Same application but this time the low friction PTFE is actually blistering from away from the bush. Once again replacement is the only viable solution.
Fork leg technology
There’s a lot of science and engineering in a telescopic fork and it has to cope with a bewildering amount of forces. Older suspension systems were overtly rough compromises but more modern units positively reek of technology with sophisticated dampers, springs, valves and bushes. Despite all of this the basic premise of one cylinder moving inside another with some form of damping media still holds true.
The basic concept hasn’t actually changed since BMW refined Angus Scott’s original design (1935 and 1908 respectively) and bolted a set of telescopic forks to an R12 boxer. Various changes in designs and materials over the ensuing hundred years have done little to change the operating principles.
Despite the technical advantages of hub centre steering, leading or trailing link systems or all manner of alternative systems the innate simplicity of telescopic system stills holds sway within the motorcycle industry.
It’s cheap and easy to produce accurately on an industrial scale and despite the perceived downfalls of a variable wheelbase allied to throwing braking forces into a suspension system it seems to work suit most of us. If MotoGP hasn’t swapped it’s allegiance then it’d be pretty safe to say teles are here for the foreseeable future.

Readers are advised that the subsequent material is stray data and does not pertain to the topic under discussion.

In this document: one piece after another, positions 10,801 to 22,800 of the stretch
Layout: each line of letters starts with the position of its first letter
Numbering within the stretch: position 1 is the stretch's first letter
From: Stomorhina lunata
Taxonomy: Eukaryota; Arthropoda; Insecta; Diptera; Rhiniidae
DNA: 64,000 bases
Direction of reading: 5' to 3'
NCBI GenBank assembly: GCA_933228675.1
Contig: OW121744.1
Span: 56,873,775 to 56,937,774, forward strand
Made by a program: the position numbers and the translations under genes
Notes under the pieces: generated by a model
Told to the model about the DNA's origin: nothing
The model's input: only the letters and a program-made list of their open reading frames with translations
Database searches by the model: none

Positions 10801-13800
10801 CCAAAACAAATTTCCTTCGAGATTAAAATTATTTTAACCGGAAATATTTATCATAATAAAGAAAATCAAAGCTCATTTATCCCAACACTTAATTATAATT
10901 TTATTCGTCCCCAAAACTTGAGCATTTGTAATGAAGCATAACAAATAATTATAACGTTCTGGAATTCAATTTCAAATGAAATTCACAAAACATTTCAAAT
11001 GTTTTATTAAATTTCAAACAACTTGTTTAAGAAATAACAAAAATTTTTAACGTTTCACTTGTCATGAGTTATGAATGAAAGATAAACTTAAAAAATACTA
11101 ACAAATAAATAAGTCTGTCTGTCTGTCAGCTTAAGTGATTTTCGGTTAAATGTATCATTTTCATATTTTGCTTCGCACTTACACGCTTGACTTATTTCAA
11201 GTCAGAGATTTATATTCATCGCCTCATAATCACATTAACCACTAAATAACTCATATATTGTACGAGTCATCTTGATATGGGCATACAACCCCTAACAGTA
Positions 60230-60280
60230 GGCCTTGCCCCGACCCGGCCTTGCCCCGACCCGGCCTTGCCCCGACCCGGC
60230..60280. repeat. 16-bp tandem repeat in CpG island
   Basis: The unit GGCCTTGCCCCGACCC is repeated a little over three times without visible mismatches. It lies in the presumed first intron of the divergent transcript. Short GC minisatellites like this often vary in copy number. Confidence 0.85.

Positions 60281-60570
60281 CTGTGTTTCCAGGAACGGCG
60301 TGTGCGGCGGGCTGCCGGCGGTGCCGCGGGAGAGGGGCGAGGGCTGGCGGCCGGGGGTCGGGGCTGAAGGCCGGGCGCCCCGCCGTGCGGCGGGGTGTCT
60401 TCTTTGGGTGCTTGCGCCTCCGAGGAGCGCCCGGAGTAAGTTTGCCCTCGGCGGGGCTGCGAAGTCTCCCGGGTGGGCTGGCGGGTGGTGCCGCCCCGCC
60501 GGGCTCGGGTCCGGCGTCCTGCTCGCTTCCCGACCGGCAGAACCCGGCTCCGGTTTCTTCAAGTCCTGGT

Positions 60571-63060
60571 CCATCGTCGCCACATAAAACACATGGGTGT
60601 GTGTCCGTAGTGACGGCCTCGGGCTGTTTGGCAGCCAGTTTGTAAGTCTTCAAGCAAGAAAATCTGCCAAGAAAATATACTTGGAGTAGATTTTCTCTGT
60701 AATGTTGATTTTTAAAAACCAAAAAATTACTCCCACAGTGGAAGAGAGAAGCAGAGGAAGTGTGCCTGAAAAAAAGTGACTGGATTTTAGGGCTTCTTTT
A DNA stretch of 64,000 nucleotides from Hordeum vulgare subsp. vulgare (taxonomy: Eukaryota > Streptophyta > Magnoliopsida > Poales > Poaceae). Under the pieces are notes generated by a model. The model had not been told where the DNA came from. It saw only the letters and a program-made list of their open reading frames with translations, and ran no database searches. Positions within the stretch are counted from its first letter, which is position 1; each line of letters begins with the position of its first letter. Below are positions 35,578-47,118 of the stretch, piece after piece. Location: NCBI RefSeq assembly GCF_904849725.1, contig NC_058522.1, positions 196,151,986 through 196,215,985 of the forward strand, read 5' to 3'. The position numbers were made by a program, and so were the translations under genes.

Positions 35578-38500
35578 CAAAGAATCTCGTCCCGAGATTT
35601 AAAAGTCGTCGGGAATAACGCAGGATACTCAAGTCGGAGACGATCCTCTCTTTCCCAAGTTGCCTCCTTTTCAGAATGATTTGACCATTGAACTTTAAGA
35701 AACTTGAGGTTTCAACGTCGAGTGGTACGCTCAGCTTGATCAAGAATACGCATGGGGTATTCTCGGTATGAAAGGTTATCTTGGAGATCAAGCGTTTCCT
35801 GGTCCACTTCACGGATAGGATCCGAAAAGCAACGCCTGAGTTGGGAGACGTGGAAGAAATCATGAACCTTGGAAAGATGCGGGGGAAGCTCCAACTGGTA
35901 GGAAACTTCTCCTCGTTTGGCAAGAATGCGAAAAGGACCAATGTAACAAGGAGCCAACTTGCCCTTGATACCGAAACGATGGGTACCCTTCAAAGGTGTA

What’s the shiny stuff mister?
Most NOS or original fork legs were made down to a price rather than up to standard. What’s more they always looked nice and shiny because the marketing boys believed bling sold. In reality the coating of the forks was just like every other finished surface on the bikes of the day i.e. the bare minimum the manufacturer could get away with.
It’s generally acknowledged that 12-15 microns of hard chrome is about the minimum needed to sufficient impart wear and corrosion resistance. Know that most original fork legs had a base nickel coating plus less than 10 microns chrome to give it some real shine and be amazed that a 1970s fork leg has lasted so long.
Typically rechromed fork legs will ideally have 200-250 microns of full-on hard chrome which is resistant to most things this side of an angle grinder. Hard chrome is applied direct to the base steel over a precision ground surface. Unlike decorative chrome there’s no nickel or copper base coat underneath and the finished surface is amazingly resistant. Allied to a set of quality fork seals the end result should ensure your telescopic forks never fail again.
For more technical advice, visit Motorcycle Workshop Guides: The Complete List.
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The information contained in this blog post is based on sources that we believe are reliable and should be understood as general information only. It is not intended to be taken as advice with respect to any specific or individual situation and cannot be relied upon as such.